That began to change in 1977, when the right-wing Likud party led by Menahem Begin mobilized a coalition of conservatives and religious and Middle Eastern Jews to win power. And in the settlement enterprise that had begun following the 1967 Six-Day War, religious Zionist Jews had a cause to rally around.
Since then, religious Zionists (who generally practice Modern Orthodoxy) have largely identified with the political right, which has led Israel’s governments for most of the past 45 years. Haredi Israelis have historically not identified as Zionist, but in recent years have also gravitated to the Israeli right under former Prime Minister Benjamin Netanyahu. Netanyahu, like his mostly male predecessors, donned a kippah at some ceremonies and at religious sites, but did not wear one on a regular basis.
When Bennett entered politics in 2012, he took the helm of Israel’s religious Zionist party, the Jewish Home, and aimed to broaden its staunchly right-wing message to appeal beyond Orthodox Israelis.
Since then, he has tried to represent a fusion between Jews of all types of religiosity, even as he has pursued a right-wing agenda both domestically and in terms of Israel’s settlement policy. In a 2019 Facebook post, Bennett defined his personal religious practice as “Israeli-Jewish.”
“Israeli-Jewish can mean religious, traditional, secular, haredi-nationalist or haredi,” he wrote. “Israeli Jews don’t judge each other based on how strictly they observe mitzvot. Israeli Jews love and accept every Jew.”
Bennett has described his personal religious observance along the same lines. He was born into a non-Orthodox family with roots in San Francisco and became more observant of his own volition. His wife, Gilat, was secular when they met, and he has said that she was drawn to religious Judaism during the years they lived in New York City.
At one point he wore his kippah as a political choice. Bennett wrote last year that at the time Prime Minister Yitzhak Rabin was assassinated in 1995, he had stopped wearing a kippah for a few years. But he felt that because Rabin’s assassin was an Orthodox Jew, the religious community was being blamed en masse for the murder. So, to make a statement, Bennett wrote, “I put the kippah back on my head.”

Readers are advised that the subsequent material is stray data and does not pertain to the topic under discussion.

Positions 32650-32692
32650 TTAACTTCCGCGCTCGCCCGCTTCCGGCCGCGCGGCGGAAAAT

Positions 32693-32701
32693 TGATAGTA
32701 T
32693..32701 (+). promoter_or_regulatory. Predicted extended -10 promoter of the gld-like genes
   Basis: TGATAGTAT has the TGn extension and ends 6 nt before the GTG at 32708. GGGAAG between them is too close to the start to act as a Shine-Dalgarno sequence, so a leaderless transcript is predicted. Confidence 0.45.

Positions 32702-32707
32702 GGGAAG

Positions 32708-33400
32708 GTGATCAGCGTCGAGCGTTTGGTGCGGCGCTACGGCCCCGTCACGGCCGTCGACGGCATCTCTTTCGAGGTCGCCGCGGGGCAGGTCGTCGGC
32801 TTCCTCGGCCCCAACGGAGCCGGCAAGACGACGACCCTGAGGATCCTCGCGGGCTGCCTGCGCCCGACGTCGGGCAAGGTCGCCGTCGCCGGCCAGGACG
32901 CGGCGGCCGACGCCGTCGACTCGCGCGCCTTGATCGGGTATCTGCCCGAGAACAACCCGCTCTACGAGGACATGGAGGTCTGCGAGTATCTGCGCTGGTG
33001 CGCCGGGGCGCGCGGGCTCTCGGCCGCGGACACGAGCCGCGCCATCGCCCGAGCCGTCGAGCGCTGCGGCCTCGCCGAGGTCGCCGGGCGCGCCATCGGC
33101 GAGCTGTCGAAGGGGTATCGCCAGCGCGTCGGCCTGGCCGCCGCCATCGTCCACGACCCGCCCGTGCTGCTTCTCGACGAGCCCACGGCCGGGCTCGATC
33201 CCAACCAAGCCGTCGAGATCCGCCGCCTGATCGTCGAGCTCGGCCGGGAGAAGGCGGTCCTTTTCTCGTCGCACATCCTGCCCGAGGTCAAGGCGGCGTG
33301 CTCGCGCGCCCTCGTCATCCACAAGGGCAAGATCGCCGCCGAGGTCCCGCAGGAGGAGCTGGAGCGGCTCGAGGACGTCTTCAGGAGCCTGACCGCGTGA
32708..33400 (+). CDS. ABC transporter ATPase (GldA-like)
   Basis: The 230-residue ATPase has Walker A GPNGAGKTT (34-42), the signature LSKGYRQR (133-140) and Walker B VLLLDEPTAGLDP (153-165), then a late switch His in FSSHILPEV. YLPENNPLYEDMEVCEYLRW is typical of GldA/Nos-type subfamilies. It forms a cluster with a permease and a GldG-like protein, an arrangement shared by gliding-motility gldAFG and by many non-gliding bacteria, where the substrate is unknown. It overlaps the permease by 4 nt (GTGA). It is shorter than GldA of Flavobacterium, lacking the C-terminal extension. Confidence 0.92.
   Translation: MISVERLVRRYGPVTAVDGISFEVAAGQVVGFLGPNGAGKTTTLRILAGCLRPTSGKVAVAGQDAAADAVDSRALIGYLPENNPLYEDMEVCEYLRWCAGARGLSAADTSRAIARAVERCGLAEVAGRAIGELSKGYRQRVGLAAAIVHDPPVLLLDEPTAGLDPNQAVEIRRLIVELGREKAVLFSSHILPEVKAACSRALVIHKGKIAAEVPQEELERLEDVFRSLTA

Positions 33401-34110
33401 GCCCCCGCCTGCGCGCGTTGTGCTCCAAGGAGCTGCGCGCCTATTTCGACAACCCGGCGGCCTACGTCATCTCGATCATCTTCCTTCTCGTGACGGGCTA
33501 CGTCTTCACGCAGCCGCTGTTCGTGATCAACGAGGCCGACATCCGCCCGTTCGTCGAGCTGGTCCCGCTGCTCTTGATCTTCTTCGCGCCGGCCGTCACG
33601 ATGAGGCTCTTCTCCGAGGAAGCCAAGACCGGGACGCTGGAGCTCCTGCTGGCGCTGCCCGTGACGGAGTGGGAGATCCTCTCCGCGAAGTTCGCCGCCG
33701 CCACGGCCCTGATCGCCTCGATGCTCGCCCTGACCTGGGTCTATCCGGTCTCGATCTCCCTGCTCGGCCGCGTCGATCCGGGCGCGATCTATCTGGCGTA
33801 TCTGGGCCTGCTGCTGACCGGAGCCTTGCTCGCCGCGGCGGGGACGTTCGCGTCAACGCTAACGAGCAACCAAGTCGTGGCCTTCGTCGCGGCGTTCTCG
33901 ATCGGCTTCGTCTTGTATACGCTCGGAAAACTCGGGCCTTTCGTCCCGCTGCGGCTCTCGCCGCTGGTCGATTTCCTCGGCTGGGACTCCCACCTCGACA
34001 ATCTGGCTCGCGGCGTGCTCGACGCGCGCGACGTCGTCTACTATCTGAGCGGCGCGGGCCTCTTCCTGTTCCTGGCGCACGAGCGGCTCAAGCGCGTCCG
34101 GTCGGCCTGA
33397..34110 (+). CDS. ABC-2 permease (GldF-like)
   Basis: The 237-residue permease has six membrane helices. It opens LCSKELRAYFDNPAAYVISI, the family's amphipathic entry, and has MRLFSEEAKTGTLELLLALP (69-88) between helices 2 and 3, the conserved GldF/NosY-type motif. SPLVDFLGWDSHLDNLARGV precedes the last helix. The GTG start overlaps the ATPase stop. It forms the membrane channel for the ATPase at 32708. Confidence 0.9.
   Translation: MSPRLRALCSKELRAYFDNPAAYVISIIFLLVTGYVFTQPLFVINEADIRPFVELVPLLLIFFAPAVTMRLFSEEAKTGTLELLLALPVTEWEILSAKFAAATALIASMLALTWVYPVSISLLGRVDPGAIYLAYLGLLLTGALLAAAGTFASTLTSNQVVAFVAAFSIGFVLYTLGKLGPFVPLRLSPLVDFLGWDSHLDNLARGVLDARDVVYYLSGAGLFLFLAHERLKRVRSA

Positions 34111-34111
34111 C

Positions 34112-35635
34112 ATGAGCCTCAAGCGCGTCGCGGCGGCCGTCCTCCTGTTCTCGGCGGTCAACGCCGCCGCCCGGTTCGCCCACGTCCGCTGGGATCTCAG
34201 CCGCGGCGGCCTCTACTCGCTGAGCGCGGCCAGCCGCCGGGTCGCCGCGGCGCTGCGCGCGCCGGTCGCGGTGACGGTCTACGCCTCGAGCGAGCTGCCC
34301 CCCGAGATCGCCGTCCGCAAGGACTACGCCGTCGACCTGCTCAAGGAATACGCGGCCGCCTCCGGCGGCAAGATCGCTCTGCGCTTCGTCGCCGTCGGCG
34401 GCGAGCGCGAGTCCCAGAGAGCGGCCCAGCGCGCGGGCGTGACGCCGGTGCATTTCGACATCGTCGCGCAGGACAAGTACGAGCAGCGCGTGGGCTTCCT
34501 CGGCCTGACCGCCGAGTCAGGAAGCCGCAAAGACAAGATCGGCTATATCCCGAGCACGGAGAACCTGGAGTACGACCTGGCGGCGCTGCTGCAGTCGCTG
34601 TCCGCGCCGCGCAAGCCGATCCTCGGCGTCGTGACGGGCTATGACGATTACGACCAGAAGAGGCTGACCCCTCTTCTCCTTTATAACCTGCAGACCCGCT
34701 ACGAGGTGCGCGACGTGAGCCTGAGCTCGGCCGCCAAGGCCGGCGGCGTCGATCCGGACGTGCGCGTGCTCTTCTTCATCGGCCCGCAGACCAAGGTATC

Today he wears the kippah consistently and lives a religious life. Still, he has written that his family makes the same small compromises that many religious-secular couples in Israel do.
While they keep kosher and Shabbat at home, his wife’s parents drive to their place on Shabbat, which is forbidden by Jewish law. And when they eat at the home of his in-laws, they don’t check how strictly kosher the kitchen is beforehand.
Bennett has been shamed by haredi politicians for posing as a religious Jew publicly while compromising on his private religious practice. But the source close to Bennett said that the prime minister sees his personal example as a bridge across a cultural and religious divide in Israel.
Bennett believes that “at least in theory, the crocheted kippah is and should be the middle ground,” the source said. “He had his very solid belief about what it means to be religious, and so it didn’t intimidate him when people tried to outflank him as nonreligious.”
Levin said it’s “a good thing” that Bennett uses his product, though he added that it doesn’t make a difference to him whether the prime minister is a kippah wearer. And he said he has yet to make up his mind about whether Bennett, who made political concessions in order to helm a narrow, fractious and controversial coalition, is the right person for the job.
But Levin is proud to have Bennett as a customer. And while he said he could not share a copy of the prime minister’s most recent receipt, he promised that Bennett paid full price.